The IACHR recalls that in 2011, the Inter-American Court of Human Rights found that the crimes perpetrated in the La Cantuta case constitute crimes against humanity. In the same vein, in 2001, in the Barrios Altos case, the Court classified the acts committed by the former president as serious violations of human rights. The IACHR expresses its deep concern that by eliminating the effects of convictions related to crimes against humanity and serious human rights violations for the benefit of Alberto Fujimori, the Peruvian State failed to comply with the rulings of the Inter-American Court and disregarded its international obligations.  Granting a pardon to Alberto Fujimori does not take into account the particularities of crimes against humanity, or the right to justice for the victims and their families.

The IACHR will act jointly with the Inter-American Court of Human Rights to hold a follow-up public hearing on the La Cantuta and Barrios Altos cases.  It is also under consideration to hold ex officio a thematic hearing during the next period of sessions of the IACHR in February.  Peru has always been considered an international reference in the fight against impunity for grave crimes against human rights and the present circumstances require a new assessment.

On the other hand, along with the pardon for the crimes imposed on Fujimori, the President also granted him a presidential grace, which entails his exclusion in any criminal proceedings against him, thereby violating the international obligations assumed by the State of Peru.  These obligations have been underlined in the judgments of the Inter-American Court, highlighting the duty to investigate human rights violations, punish those responsible, and mandating the grant of reparations for the victims. Therefore, by arbitrarily impeding the continuation of criminal proceedings against Fujimori for the crimes committed in Pativilca (a trial authorized by the Supreme Court of Chile in the respective extradition proceedings), this hinders the search for truth, the identification and sanction of those responsible, and the grant of justice and reparation for the victims. This is all regardless that an eventual conviction of Fujimori does not lead to a future incarceration, in response to the humanitarian pardon granted.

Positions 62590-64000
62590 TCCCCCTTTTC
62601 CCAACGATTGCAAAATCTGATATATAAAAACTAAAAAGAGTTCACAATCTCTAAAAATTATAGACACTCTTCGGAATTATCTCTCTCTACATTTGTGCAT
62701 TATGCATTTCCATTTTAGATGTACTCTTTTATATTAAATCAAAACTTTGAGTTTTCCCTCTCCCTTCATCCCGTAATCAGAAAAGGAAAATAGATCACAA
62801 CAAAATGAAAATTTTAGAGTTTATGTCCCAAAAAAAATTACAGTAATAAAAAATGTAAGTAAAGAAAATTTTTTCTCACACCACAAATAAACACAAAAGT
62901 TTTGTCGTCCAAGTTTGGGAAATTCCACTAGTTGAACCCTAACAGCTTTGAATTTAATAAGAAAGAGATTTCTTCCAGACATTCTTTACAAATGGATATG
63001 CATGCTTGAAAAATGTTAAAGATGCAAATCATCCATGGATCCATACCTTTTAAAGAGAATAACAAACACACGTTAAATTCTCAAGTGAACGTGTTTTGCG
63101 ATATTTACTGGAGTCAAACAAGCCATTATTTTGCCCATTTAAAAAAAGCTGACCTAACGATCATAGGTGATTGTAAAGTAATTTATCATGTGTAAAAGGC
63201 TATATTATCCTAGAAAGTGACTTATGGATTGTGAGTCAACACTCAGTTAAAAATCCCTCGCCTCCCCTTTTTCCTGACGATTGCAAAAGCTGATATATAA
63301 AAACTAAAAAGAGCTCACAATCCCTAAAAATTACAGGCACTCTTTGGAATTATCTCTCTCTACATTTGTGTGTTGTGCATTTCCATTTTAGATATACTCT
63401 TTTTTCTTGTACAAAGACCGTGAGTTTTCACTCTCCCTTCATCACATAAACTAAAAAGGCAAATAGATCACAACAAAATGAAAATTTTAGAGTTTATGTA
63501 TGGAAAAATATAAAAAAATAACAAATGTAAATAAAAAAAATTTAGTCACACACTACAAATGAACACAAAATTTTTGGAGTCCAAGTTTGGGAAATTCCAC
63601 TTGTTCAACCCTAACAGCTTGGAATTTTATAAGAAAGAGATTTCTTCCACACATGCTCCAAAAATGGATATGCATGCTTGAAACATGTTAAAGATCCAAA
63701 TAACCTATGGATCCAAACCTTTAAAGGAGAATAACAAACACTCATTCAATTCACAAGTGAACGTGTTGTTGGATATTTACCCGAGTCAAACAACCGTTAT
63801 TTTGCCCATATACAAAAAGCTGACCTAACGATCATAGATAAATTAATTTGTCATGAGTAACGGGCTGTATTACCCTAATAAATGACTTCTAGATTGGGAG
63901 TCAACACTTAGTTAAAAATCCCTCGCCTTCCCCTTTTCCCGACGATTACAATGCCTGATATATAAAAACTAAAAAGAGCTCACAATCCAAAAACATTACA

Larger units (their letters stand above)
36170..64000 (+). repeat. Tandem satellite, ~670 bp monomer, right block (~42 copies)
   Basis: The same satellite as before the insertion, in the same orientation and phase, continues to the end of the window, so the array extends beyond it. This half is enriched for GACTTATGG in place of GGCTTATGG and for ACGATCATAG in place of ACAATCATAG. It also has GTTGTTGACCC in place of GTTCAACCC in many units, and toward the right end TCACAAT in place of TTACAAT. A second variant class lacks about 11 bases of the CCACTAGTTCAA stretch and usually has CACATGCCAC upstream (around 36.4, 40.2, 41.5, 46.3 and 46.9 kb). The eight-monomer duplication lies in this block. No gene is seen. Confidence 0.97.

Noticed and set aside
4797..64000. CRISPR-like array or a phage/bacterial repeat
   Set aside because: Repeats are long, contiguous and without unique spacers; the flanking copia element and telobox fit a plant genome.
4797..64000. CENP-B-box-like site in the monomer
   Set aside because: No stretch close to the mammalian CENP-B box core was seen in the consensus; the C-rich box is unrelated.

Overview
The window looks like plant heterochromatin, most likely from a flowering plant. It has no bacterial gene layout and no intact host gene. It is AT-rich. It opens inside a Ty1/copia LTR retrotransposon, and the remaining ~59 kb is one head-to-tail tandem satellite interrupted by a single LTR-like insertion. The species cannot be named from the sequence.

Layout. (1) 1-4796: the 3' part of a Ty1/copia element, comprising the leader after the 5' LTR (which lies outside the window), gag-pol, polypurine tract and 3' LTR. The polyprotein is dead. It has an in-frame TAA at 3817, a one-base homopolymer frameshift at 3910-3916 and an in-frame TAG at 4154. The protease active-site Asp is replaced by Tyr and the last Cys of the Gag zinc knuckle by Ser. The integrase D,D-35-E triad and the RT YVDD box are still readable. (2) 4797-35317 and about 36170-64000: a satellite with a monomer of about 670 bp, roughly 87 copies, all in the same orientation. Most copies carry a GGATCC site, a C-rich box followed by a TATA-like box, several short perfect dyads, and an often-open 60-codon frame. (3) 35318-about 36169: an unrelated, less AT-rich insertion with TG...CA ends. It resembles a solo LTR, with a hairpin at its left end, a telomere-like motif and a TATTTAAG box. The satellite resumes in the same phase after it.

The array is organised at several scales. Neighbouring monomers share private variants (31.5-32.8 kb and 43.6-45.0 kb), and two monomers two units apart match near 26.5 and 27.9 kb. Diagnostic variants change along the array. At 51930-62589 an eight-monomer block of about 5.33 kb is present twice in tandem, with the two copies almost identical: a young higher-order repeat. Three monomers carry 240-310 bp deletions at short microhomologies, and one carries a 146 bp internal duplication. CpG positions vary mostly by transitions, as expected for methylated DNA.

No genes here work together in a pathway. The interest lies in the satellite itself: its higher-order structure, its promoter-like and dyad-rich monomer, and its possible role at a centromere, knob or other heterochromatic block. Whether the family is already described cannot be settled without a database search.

The pardon took place amidst a political crisis in Peru that has been the subject of consternation; in particular because of its serious effects on the protection of human rights in the country. Such context hinders the decision from being transparent and unquestionable. The consequences of such a measure are particularly serious for persons, groups and historically excluded collectivities, as well as for the victims of such serious human rights violations and their family members.

Finally, in the context of the violent reaction from State security forces to peaceful demonstrations in protest against the presidential pardon granted to Fujimori, the IACHR rejects any form of violence and underscores that repression towards social protest and mobilization is incompatible with a democratic society in which people have the right to peacefully express their opinions.

The IACHR rejects the pardon granted to Alberto Fujimori because it is a decision contrary to the international obligations of the State of Peru, and calls for the adoption of the necessary measures to restore the rights of the victims affected by this decision.

A principal, autonomous body of the Organization of American States (OAS), the IACHR derives its mandate from the OAS Charter and the American Convention on Human Rights. The Inter-American Commission has a mandate to promote respect for and to defend human rights in the region and acts as a consultative body to the OAS in this area. The Commission is composed of seven independent members who are elected in an individual capacity by the OAS General Assembly and who do not represent their countries of origin or residence.

No. 218/17